My role: Level Design
LumberJacked is a co-op puzzle adventure game where player needs to throw objects to solve puzzles and defeat enemies. LumberJacked is a game completed in 8 weeks with a 25 person team in my second year at Breda University Of Applied Sciences.
My responsibility as level designer on this project was to create a large majority of the main level and the entire tutorial level. The main challenge as level designer on this project was creating engaging puzzles that allowed the players to utilize the full potential of the game mechanics.
My main responsibility for the project was to create the majority of the main level. This level consisted of 10 nodes, of which I was responsible for 8.
- Level was intended to have a low-medium difficulty level. This difficulty was determined by metrics and playtesting.
- The level heavily focused on the player solving quick simple puzzles using the throwing objects mechanic.
- Enemies were added to puzzles to increase tension.
- Picking up the other player and throwing them was also encouraged by the puzzle design.
- There were frequent opportunities to throw your friend into a death pit, this supported the “couch co-op banter” design pillar.
- The total gameplay length of the level was around 15 minutes.
I had complete responsibility over my nodes in this level from start to finish. This included Brainstorming gameplay moments, Concepting, Documentation, Blockouts, Playtesting, Iterations, Art pass and eventually the final polish and QA passes.
Some of the challenges I faced were:
- My unfamiliarity with the art pass process lead to collision issues and gameplay changing. I put a new emphasis on more frequent and in depth communication with the art team to fix this issue.
- Edge cases and collision errors. With the complexity of the geometry in the level layout and art assets, I struggled with making the collisions of the level feel smooth and un-intrusive.
I was the sole responsible level designer for the tutorial level. This level aimed to teach the player: Movement, Pick up, 2 types of trowing, Enemies, and Puzzle elements.
- It was important to complete the “Main Level” first because I can only create a good tutorial for the game if I know what the game is. This is how I determined what to teach the player.
- The level is short and only introduces the most important mechanics so that the
player is capable of playing the game.
- Provide the player with a safe environment to learn and use their abilities.
- The total gameplay length of the level was around 7 minutes.
Some of the challenges I faced were:
- Learning to teach the players mechanics without UI pop ups.
- Finding the difficulty balance so that new players don’t get frustrated by hard puzzles, but also don’t get bored by easy ones.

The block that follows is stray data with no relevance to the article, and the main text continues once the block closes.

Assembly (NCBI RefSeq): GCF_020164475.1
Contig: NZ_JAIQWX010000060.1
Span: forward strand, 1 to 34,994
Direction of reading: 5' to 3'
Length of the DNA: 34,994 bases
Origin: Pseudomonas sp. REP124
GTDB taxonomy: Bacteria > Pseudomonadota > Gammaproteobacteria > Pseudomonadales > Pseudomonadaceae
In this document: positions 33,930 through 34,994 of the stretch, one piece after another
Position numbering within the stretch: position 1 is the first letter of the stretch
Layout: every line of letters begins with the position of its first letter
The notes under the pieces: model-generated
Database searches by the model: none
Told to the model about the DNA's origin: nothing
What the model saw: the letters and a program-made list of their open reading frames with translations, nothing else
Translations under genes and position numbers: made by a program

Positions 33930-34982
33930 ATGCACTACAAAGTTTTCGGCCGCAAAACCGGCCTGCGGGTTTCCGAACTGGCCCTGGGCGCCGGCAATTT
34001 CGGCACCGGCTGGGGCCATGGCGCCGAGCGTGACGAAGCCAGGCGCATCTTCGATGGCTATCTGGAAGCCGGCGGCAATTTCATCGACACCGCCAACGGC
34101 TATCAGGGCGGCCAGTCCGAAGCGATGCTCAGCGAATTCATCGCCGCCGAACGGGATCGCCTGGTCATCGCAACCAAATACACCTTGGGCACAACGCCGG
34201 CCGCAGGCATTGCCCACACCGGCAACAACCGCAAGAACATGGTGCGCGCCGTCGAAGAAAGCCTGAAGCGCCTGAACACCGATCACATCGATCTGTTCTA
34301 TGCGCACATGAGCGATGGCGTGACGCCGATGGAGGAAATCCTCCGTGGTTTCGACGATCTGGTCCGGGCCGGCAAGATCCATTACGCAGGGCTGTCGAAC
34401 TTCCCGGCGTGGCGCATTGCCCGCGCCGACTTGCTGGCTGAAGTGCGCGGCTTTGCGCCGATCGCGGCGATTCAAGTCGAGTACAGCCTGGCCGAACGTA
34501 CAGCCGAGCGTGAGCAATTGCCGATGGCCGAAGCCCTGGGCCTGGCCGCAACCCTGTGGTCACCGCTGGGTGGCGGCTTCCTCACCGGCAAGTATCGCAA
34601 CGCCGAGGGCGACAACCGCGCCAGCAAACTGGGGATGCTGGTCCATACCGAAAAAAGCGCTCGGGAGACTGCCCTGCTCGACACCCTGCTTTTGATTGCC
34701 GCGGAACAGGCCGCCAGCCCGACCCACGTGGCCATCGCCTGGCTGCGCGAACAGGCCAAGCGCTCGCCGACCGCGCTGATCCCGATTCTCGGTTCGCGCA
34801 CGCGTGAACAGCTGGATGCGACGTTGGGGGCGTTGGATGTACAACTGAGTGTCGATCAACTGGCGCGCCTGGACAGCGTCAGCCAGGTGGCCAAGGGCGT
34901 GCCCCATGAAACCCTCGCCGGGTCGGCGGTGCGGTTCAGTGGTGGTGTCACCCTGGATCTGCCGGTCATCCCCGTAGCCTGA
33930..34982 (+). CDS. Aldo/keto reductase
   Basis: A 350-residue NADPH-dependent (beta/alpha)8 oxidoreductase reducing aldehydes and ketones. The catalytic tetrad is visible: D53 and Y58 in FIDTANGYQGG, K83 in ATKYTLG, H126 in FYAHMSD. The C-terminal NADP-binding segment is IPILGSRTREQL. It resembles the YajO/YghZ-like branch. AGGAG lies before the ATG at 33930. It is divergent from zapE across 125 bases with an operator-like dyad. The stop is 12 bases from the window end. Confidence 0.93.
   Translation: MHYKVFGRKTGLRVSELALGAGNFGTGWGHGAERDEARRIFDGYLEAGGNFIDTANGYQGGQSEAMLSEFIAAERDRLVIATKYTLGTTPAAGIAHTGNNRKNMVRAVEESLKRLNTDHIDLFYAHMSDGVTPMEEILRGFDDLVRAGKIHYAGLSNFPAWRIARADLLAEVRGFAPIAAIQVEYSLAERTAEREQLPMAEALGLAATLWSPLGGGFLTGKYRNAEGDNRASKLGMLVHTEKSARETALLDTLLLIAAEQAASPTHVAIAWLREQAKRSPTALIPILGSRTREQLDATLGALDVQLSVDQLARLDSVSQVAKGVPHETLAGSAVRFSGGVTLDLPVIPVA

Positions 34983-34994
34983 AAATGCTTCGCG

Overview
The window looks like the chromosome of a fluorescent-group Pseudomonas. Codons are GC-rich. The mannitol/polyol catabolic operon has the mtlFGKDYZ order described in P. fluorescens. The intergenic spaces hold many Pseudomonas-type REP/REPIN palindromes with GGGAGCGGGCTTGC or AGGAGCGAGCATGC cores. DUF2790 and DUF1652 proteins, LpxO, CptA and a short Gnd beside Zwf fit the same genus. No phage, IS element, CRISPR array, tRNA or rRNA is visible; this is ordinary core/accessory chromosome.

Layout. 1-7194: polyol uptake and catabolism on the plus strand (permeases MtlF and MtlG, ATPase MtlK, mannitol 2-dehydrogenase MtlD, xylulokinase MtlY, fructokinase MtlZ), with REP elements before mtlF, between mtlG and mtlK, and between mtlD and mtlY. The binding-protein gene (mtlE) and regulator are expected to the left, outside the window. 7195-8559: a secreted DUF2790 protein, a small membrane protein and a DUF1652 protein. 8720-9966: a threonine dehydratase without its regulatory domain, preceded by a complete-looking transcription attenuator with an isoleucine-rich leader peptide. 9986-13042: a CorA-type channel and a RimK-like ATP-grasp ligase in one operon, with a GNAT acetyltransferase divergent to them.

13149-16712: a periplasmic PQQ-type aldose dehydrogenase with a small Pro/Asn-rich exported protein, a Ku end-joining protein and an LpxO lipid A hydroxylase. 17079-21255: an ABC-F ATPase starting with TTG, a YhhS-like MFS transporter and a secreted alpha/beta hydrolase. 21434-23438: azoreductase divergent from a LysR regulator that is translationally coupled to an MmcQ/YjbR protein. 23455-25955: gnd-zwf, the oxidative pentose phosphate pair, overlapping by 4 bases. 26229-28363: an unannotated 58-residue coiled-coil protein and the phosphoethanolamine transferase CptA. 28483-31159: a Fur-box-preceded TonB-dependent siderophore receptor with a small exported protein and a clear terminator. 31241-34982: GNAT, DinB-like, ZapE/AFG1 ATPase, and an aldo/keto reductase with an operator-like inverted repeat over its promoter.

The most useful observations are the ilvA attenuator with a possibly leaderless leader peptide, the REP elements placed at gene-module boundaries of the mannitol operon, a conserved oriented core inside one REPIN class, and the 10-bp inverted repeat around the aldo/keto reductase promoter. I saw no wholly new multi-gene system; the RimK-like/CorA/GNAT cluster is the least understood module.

Art Pass Process
One of the most valuable experiences from this project was working directly with environment artists on an art pass for my levels.
I learned how to make it clear in my blockouts what each environment objects is, so that my vision is clear to the art team without the need for endless meetings.
I learned that in the art pass process it is a matter of compromise between what looks good and what feels good to play. Thus, the art team and the level designer need to be consistently communicating in order to find the optimal balance.
The level design process started with moment sketches, where I looked at the game mechanics and sketched possibly interesting moments. Those moments were then blocked out in engine and playtested to verify if they delivered the intended experience. From all of the moment blockouts, I reviewed the most successful and enjoyable ones and determine what would be going into the levels.
As a level designer, QA involved tracking down and fixing: Edge cased, areas players could get stuck, Being able to reach unintended locations, progression blockers and visual glitches. During the art pass my main task was to test and fix collision issues that the art assets introduced.
I was most focused on QA in the polishing phase of the project, where no changes were being made to the layout anymore and I could focus on tracking down and fixing level bugs.
Next to Level Design I was also involved with the Gameplay Design aspect of the project. Such as:
- I was active in discussions to design the throwing of the game, specifically the controls, types of throwing, UI and the arcs.
- QA testing and bug reporting
Take over from pre production
This project had gone through a pre-production phase before our team started on it. We took that initial concept and iterated ontop of it with new ideas and design pillars. We also followed some of their pipelines and used their work as inspiration for level design and game design.